The evolutionary shift from aqueous to airborne olfaction: intermediate and novel properties in an amphibian, transitional species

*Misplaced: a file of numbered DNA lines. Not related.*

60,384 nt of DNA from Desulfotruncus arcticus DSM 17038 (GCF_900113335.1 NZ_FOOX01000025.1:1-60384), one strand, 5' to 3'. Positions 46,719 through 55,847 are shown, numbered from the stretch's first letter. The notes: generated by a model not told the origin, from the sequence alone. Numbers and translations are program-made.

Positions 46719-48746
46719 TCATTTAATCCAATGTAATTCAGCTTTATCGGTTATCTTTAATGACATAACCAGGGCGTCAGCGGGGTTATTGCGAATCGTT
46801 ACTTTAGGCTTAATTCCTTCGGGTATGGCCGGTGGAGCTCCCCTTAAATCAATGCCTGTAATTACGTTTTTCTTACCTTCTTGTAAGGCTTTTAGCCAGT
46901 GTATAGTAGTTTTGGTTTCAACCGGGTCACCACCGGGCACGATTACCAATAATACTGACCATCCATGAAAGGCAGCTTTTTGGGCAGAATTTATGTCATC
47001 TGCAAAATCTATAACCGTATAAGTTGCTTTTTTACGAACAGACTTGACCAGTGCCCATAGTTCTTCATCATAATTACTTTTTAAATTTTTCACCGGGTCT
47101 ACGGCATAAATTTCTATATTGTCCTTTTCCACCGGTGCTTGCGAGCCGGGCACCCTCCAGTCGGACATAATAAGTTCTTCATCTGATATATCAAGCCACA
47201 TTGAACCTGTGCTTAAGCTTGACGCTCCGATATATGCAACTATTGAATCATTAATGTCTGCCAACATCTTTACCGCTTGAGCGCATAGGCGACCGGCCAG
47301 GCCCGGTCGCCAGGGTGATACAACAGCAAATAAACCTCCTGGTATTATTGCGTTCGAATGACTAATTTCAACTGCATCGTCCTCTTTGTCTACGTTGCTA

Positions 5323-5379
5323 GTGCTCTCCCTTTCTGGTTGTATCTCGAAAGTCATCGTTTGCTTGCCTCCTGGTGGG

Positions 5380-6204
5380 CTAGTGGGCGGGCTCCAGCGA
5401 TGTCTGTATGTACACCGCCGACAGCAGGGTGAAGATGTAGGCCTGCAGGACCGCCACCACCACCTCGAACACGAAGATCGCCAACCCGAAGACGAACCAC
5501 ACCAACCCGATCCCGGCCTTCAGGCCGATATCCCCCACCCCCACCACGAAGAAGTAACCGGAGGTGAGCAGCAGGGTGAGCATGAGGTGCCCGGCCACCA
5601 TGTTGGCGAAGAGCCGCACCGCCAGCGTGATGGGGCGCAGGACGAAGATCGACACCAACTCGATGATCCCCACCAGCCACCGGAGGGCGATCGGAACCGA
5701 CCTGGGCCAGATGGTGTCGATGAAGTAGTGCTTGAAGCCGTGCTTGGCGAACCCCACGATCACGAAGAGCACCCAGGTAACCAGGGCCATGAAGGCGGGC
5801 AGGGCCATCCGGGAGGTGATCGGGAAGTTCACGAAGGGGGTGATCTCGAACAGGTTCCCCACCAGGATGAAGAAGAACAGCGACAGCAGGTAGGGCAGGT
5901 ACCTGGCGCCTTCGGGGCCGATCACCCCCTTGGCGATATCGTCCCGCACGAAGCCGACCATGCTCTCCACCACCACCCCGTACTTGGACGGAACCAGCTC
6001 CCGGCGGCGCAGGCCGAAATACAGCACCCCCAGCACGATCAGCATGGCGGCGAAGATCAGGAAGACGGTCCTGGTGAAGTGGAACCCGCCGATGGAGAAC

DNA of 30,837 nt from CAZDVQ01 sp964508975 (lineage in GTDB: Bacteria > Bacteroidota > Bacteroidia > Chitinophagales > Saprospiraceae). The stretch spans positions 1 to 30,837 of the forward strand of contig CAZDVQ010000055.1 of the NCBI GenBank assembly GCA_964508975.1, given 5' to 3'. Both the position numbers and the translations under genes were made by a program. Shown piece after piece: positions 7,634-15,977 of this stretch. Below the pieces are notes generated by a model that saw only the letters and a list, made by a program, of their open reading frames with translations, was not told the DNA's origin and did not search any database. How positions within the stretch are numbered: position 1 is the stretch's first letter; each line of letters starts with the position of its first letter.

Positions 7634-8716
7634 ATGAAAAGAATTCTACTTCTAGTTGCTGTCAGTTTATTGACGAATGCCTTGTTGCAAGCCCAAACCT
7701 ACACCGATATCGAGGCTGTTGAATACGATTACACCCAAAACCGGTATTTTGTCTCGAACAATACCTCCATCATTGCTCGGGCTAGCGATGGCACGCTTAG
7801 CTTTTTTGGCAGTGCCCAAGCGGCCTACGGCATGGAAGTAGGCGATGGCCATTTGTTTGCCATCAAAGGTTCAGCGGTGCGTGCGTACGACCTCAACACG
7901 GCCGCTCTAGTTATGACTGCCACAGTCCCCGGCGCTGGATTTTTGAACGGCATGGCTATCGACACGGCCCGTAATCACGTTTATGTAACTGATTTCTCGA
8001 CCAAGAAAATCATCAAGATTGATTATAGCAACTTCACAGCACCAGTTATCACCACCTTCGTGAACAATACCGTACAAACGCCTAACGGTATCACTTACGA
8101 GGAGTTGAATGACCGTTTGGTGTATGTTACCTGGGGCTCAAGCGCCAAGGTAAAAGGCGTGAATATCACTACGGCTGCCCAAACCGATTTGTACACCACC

The vertebrate olfactory sense consists of several subsystems, which are anatomically separated in mammals. These subsystems traditionally were assumed to mediate segregated functions: the main olfactory epithelium containing ciliated olfactory receptor neurons was supposed to mediate food detection, whereas the vomeronasal organ containing two classes of microvillous receptor neurons was believed to mediate pheromone detection (note that the current picture is more complex). In fishes the corresponding cell types and homologous olfactory receptor families are present, however all are intermingled in a single olfactory epithelium. Fish olfactory receptor repertoires show marked similarities, but also distinctly different properties compared to their mammalian homologs. Large differences in function are expected and have been partially demonstrated. So far it is completely unclear, how the shift in organization and function of the olfactory system occurred. Amphibians represent an evolutionary intermediary between fishes and mammalian species with respect to life style (partially aquatic), anatomical specialisation (separate vomeronasal organ), and evolution of olfactory receptor gene families. We will combine advanced physiological and molecular biological approaches to deorphanize olfactory receptor neurons and olfactory receptor genes in the clawed frog, Xenopus lavis.